Helps Blood Clot Prevention
Arugula’s vitamin K content plays a role in blood clotting and preventing excessive bleeding.
May Reduce Risk of Chronic Diseases
Arugula’s rich nutrient profile may help reduce the risk of chronic diseases like diabetes, heart disease, and certain cancers.
May Improve Liver Health
Arugula’s detoxifying properties support optimal liver function.
Has Anti-aging Effects
Arugula’s antioxidants help combat the effects of aging and oxidative stress.
Aids in Muscle Recovery
The iron content in arugula aids in muscle recovery and prevents fatigue.
May Enhance Athletic Performance
Arugula contains a high concentration of nitrates, which have been linked to improved exercise performance. Nitrates are converted into nitric oxide in the body, which helps widen blood vessels, enhance blood flow, and increase oxygen delivery to working muscles.
This can result in improved endurance, reduced fatigue, and enhanced overall athletic performance.
May Provide Aphrodisiac Qualities
There are certain nutrients, such as an amino acid called phenylalanine in arugula that could enhance libido and overall sexual health.
Reduced Risk of Osteoporosis
Arugula’s bone-strengthening nutrients contribute to a reduced risk of osteoporosis.
May Provide Allergy Relief
Arugula’s anti-inflammatory properties may provide relief from allergies and asthma symptoms.
Can Improve Sleep Quality
Arugula’s magnesium content promotes relaxation and better sleep quality.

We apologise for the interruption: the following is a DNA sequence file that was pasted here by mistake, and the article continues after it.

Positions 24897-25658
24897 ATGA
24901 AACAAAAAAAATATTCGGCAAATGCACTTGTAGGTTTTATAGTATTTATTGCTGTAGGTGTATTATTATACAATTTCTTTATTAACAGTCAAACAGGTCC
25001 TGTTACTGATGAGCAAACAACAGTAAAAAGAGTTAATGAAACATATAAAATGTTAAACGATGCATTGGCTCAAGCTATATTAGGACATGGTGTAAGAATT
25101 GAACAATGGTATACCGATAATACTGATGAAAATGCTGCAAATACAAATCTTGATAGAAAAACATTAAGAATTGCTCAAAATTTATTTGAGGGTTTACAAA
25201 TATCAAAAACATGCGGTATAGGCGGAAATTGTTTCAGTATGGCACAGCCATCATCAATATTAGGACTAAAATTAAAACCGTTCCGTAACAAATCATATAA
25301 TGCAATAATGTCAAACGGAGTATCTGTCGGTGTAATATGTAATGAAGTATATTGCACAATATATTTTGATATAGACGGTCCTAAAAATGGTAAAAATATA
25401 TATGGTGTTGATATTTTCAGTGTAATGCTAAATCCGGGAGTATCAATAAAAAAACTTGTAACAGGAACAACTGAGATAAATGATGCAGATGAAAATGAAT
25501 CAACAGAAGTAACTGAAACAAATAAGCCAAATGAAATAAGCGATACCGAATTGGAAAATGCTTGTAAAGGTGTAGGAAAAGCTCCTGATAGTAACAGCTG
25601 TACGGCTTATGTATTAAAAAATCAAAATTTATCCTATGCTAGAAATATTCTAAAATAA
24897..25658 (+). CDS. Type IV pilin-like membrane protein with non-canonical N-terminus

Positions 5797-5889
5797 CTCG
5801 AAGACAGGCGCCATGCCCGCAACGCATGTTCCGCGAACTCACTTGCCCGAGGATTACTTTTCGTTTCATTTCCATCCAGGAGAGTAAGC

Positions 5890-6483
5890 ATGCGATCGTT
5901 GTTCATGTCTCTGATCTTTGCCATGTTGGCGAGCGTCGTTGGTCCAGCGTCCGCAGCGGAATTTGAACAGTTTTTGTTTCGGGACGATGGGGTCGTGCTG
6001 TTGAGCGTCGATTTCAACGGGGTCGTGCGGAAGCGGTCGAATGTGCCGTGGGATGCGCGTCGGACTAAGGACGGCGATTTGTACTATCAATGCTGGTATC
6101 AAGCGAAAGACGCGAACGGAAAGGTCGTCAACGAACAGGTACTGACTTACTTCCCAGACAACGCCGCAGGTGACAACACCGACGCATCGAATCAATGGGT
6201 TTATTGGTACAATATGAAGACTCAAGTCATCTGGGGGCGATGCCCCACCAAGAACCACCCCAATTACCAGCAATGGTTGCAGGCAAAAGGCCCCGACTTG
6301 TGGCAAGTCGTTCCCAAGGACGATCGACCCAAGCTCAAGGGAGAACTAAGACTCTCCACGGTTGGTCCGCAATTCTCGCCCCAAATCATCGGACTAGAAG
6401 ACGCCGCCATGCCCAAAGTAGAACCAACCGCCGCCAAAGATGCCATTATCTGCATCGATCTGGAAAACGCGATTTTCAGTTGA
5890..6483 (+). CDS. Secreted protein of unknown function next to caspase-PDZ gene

Promotes Mental Well-being
The B-vitamins in arugula are essential for maintaining good mental health.
Contains Anti-arthritic Properties
Arugula’s anti-inflammatory effects may help alleviate arthritis symptoms.
Promotes Dental Health
The calcium and vitamin C in arugula contribute to strong teeth and gums.
May Reduce Risk of Anemia
Arugula’s iron content helps prevent iron-deficiency anemia.
May Improve Kidney Function
Arugula’s diuretic properties may improve kidney function and prevent urinary tract infections.
Can Reduce risk of Gallstones
Regular consumption of arugula may help reduce the risk of gallstones.
Promotes Overall Well-being
Incorporating arugula into your diet can contribute to your overall health and well-being.
Arugula vs. Other Greens
Let’s take a look at how arugula compares to other greens in terms of taste and nutrients.
Taste-wise, arugula offers a distinct, slightly peppery and nutty flavor that sets it apart from other leafy greens. This distinctive taste adds a delightful kick to salads, sandwiches, and various dishes, making it a favorite among those seeking a bit of zest in their meals.
In comparison, other greens like spinach have a milder and slightly sweet taste, while kale tends to be more earthy and slightly bitter.
Compared to its leafy green counterparts, arugula generally has a lower calorie content, making it a great choice for those watching their weight. However, it is worth noting that arugula may not be as high in certain nutrients, such as iron, when compared to spinach or kale.
Storage Tips for Arugula